See the Stars: Your First Guide to the Night Sky

See the Stars: Your First Guide to the Night Sky

by Ken Croswell
     
 

What's the best way to find the stars and constellations? Astronomers tell us to go out on a clear night with two things: a pair of binoculars and an expert as your guide. With Ken Croswell's See the Stars, all you need are the binoculars. Save the complicated star charts for later. With See the Stars, it's easy for readers to experience the twelve best and

Overview


What's the best way to find the stars and constellations? Astronomers tell us to go out on a clear night with two things: a pair of binoculars and an expert as your guide. With Ken Croswell's See the Stars, all you need are the binoculars. Save the complicated star charts for later. With See the Stars, it's easy for readers to experience the twelve best and brightest star patterns (one for each month) in the sky. On a clear night, young astronomers will have fun comparing color photographs of constellation with those in the night sky. Readers will learn about the life and death of stars, black holes, why stars are different colors, and more.

Editorial Reviews

Children's Literature
There are so many stars, how does one get started identifying them? Mankind has seen patterns in the stars in the sky and this guide introduces a new constellation for each month of the year. January and winter nights bring Orion the Hunter. February's featured stars are the Big Dipper. Each monthly spread includes a full-page photograph with the major stars identified by name. A chart provides the dates the constellation is visible, where to look in the sky and best time of night for viewing. To facilitate finding the stars, some photographs even indicate which direction to hold the book. It seems like a more manageable task to approach the entire sky in bite size pieces, with one new piece each month. Beautiful photographs, clear charts and easily accessible data make this publication stand out among the star gazing guides. 2000, Boyd Mills Press, Ages 8 up, $16.95. Reviewer: Kristin Harris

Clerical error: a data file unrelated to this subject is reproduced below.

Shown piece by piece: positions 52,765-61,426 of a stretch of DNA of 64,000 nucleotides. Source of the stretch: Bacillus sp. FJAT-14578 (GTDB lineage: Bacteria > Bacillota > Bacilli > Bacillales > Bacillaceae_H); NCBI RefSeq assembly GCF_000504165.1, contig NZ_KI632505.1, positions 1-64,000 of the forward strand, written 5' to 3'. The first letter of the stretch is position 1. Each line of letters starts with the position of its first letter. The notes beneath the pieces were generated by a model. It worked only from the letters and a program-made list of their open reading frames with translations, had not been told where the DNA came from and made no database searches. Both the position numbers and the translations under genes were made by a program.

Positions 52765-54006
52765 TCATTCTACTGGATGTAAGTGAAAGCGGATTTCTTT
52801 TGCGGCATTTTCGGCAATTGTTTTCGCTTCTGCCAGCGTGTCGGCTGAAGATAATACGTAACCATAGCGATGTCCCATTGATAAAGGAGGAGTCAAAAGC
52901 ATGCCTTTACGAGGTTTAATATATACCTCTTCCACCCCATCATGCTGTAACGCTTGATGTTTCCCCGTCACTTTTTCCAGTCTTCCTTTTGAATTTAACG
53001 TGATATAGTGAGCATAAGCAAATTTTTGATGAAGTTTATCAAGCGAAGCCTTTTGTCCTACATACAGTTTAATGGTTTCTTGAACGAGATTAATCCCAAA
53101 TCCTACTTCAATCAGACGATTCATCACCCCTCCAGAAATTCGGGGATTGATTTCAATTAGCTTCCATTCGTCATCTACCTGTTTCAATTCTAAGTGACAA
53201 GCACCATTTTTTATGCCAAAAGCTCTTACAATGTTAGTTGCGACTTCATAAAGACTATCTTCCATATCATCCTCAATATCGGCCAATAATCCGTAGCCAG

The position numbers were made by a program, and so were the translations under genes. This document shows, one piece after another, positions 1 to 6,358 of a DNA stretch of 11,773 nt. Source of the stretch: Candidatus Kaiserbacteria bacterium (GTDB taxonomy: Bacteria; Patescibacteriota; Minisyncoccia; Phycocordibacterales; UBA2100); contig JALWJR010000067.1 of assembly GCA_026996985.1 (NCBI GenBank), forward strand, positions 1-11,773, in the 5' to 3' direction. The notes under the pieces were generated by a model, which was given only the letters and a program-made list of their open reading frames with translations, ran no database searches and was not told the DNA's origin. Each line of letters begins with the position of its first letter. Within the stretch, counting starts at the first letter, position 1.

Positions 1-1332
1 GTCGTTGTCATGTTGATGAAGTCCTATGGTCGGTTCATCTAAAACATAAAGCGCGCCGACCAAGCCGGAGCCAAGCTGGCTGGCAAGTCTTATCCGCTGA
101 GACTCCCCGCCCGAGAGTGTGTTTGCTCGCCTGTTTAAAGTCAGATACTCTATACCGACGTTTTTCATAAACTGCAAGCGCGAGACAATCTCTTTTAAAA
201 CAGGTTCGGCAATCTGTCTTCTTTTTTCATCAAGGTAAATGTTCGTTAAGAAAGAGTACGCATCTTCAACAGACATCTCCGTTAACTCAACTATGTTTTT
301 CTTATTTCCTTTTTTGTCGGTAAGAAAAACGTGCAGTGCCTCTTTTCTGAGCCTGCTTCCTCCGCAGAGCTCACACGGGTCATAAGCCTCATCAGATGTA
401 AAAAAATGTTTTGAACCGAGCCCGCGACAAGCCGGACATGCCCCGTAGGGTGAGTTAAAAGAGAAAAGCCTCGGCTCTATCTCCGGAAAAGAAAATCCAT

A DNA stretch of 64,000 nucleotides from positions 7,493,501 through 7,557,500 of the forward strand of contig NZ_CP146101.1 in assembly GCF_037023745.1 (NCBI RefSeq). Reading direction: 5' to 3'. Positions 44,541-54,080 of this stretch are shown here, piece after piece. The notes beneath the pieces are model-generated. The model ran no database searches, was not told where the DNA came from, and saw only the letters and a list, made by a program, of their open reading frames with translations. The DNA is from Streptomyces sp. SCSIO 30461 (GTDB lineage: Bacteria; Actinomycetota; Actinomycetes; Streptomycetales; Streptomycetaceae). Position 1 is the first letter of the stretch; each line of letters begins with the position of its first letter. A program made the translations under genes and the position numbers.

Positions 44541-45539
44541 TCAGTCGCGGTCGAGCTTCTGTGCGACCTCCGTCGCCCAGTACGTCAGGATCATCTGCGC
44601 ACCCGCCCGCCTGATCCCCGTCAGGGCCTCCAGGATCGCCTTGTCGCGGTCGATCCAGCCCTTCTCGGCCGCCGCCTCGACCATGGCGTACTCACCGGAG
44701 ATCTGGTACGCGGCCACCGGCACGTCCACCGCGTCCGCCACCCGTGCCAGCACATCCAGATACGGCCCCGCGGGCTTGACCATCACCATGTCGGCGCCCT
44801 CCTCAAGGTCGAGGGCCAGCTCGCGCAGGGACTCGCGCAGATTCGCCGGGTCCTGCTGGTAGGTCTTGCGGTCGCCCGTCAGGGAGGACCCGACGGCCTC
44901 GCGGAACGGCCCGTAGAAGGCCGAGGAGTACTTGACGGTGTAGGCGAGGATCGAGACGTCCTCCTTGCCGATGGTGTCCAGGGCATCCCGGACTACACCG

This large format book combines stunning, highly detailed color photos of the night sky with a profusion of explanatory charts, drawings, tables, and photos. The focus is on the twelve star patterns (constellations) that are the brightest and easiest to experience. Loads of detail will make this a favorite of older children who will find it a useful resource at least through high school. (The colors and photos of the night sky are much superior to those that were in my introductory college astronomy text many years ago.) What a great introduction to astronomy! A great gift idea for the inquisitive older child or teenager. 2000, Boyds Mills Press, $16.95. Ages 8 to 12. Reviewer: M. Henebry SOURCE: Parent Council Volume 8
School Library Journal